The Life of Basquiat Hits Broadway


Daniel Fabian, Staff Writer

Artist Jean Michel Basquiat’s tragic life will soon be put on display through a Broadway production with musical arrangement by Jon Batiste from The Late Show with Stephen Colbert and stage direction by Jon Doyle, who has worked on plays such as Sweeney Todd and The Color Purple.  

Though the young graffiti artist and painter died from a drug overdose in 1988 at age 27, Basquiat’s work still manages to be a major influence on many young artists today both visually and musically. Since his death, Basquiat’s legacy continues to hold a lasting impact on generations of creators who use his urban mixed-media as a huge basis for their art.  Basquiat’s life was highlighted in a 2017 documentary entitled Boom For Real: The Late Teenage Years of Jean Michel Basquiat, and one of his most profound works from 1982, “Untitled” was bought for $110.5 million in March of 2018 by Japanese billionaire, Yakasu Maezawa. “As of last year, Basquiat became the highest grossing American artist at auction generating $171.5 million from 80 works,” according to Millenium Report.  This fast-growing public fascination for Basquiat’s work and the subculture of music/art that surrounded him in New York City in the early 1980s comes to head in this Batiste-led Broadway production.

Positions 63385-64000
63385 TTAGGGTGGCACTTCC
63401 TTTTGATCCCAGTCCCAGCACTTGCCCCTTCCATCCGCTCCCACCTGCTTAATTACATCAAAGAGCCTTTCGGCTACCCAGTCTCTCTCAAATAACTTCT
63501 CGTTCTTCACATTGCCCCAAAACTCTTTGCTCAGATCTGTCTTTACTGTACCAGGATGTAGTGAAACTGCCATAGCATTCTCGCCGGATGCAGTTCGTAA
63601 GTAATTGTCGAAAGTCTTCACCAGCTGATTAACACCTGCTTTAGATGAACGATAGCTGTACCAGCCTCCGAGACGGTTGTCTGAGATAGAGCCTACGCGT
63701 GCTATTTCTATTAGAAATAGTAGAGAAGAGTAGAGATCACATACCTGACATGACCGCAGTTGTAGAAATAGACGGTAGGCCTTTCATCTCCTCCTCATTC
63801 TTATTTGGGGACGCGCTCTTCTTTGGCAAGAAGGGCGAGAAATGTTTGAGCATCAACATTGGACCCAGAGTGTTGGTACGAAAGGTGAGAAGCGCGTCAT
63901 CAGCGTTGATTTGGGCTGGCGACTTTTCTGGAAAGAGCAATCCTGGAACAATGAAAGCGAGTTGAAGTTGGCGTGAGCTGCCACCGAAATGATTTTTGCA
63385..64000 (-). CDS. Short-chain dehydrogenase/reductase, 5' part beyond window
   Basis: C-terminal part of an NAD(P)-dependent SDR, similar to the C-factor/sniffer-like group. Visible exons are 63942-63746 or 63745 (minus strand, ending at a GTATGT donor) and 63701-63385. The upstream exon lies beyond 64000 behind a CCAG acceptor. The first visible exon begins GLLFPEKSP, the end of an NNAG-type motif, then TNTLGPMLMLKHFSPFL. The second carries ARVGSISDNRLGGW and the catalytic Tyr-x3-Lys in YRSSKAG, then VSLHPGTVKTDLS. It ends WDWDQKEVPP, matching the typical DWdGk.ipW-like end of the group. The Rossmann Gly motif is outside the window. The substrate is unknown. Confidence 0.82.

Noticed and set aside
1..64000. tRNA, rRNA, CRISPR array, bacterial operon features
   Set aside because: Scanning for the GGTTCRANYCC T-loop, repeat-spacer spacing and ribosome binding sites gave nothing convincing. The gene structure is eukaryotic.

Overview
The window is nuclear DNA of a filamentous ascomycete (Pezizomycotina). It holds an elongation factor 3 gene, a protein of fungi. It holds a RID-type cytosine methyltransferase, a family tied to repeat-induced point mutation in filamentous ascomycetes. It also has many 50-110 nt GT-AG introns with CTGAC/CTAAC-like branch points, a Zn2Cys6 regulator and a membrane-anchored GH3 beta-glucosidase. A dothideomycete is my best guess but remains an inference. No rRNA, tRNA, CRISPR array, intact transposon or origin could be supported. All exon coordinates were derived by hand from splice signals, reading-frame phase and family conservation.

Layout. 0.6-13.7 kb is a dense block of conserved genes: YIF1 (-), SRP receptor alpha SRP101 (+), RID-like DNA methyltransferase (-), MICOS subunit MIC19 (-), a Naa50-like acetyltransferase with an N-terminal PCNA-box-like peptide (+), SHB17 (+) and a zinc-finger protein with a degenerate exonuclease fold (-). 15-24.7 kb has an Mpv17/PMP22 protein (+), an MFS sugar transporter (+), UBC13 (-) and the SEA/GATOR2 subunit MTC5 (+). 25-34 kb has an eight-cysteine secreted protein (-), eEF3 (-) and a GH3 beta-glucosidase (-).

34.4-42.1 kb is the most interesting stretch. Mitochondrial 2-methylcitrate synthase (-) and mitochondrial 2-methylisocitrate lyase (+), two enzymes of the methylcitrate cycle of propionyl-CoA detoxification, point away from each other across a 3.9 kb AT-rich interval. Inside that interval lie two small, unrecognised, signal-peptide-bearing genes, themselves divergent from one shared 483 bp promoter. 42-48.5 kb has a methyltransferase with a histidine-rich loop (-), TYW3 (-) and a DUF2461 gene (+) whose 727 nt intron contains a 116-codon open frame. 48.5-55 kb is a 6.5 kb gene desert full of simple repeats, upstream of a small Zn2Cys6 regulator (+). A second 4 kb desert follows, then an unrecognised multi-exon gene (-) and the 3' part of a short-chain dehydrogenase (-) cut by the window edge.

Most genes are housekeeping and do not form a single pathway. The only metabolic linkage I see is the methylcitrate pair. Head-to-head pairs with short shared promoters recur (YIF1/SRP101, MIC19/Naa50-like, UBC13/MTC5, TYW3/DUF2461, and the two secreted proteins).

This is not the first time that the Basquiat estate has been asked to tell the story of Jean Michel through the means of a stage production. However, this time, Basquiat’s sisters have agreed to have his life depicted in a Broadway play. Lesaine and Jeanine Basquiat stated in Rolling Stone Magazine, “Our interest was piqued once we understood that their approach to telling our brother’s story treats his life, his art, and his legacy with respect and passion.”  The development team is currently working closely towards obtaining the rights to Basquiat’s artwork and personal archives. “I want people to be inspired to create, I want them to not only learn about Jean Michel Basquiat, an innovator but to also feel the visceral thrill of the creative process and to deepen and discover their own creativity,” said musical and lyrical composer Jon Batiste in Rolling Stone Magazine. “We have an opportunity to tell a truly profound story, full of emotional highs and lows, with unbelievable art at the center.  We are assembling a team to help craft a boundary-pushing masterpiece inspired by a true American original.”

Although there is still not a confirmed date as to when the play will be first shown, the development team led by the Marks family is working firmly to have the production be an accurate representation of Basquiat’s influential career as an artist.